The majority of surgical residents do not comply with work-hour limits that were initially put in place to promote patient safety and staff well-being, according to a study.
Many residents ignore work-hour limits: study
Researchers from Mount Sinai School of Medicine, New York, surveyed 141 surgical residents during 2007 and 2008 to determine reasons for widespread noncompliance with work-hour regulations. Almost all of the surveyed residents indicated they were aware of the work-hours guidelines, which include an 80-hour limit per week, at least 10 hours of rest between shifts and a 24-hour limit on continuous patient care.
Nearly three quarters of respondents said they were in favor of the limits, but despite that agreement, the noncompliance rate reached 64.5%, according to the study, which appears in the February 2011 issue of the Archives of Surgery. Fifteen percent of residents said they worked between 90 and 99 hours a week, while 6.3% reported working more than 100 hours.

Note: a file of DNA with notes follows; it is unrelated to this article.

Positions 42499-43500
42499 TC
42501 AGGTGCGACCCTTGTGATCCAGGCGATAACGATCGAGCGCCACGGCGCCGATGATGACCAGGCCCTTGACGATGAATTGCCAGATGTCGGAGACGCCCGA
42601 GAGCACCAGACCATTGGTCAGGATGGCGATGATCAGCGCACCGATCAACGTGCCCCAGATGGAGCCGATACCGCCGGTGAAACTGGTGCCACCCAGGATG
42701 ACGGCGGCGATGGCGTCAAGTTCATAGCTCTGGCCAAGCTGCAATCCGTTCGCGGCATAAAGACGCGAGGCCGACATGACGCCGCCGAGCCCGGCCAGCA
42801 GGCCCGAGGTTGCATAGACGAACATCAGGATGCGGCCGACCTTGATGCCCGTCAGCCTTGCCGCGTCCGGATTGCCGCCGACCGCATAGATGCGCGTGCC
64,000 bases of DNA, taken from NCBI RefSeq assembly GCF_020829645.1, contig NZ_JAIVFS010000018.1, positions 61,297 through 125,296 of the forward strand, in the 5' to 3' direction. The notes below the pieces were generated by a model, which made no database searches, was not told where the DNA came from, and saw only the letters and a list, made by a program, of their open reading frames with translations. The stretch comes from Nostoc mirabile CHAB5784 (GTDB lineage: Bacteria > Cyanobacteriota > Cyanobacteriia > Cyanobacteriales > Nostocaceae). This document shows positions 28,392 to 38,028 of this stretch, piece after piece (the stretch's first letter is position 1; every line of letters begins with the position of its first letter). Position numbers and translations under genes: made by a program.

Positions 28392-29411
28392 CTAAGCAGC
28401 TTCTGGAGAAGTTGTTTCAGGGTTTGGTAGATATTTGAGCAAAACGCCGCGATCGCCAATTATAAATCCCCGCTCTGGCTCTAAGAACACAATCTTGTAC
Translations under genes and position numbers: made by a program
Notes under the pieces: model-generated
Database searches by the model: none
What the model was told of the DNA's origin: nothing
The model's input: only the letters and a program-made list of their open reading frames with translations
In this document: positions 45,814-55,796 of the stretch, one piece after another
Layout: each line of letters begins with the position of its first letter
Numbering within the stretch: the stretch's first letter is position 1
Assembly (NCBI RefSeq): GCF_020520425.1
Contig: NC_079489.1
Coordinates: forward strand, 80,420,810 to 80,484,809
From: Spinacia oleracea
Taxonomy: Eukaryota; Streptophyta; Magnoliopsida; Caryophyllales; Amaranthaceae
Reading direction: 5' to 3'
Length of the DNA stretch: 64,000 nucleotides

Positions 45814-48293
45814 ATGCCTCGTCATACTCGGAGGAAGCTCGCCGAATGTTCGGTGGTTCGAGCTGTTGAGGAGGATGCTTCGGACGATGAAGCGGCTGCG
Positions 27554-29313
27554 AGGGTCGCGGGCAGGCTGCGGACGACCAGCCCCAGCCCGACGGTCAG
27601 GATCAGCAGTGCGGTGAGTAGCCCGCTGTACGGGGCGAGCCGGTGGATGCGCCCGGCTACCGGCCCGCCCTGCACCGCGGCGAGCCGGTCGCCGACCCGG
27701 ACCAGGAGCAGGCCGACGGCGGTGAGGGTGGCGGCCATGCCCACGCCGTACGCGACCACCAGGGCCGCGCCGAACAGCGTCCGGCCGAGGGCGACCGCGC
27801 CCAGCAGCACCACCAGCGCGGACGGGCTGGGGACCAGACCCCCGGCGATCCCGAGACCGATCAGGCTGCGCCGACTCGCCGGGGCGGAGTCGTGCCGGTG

Residents cited a variety of reasons for not following the guidelines, including the desire to preserve the continuity of patient care, the lack of ancillary hospital staff, guilt and the need for education.
“The survey demonstrates that noncompliance with the work-hour regulation remains high and the reasons are multifactorial,” the study authors said. “These findings will help restructure training programs in the efforts to increase compliance with the work-hour regulation.”
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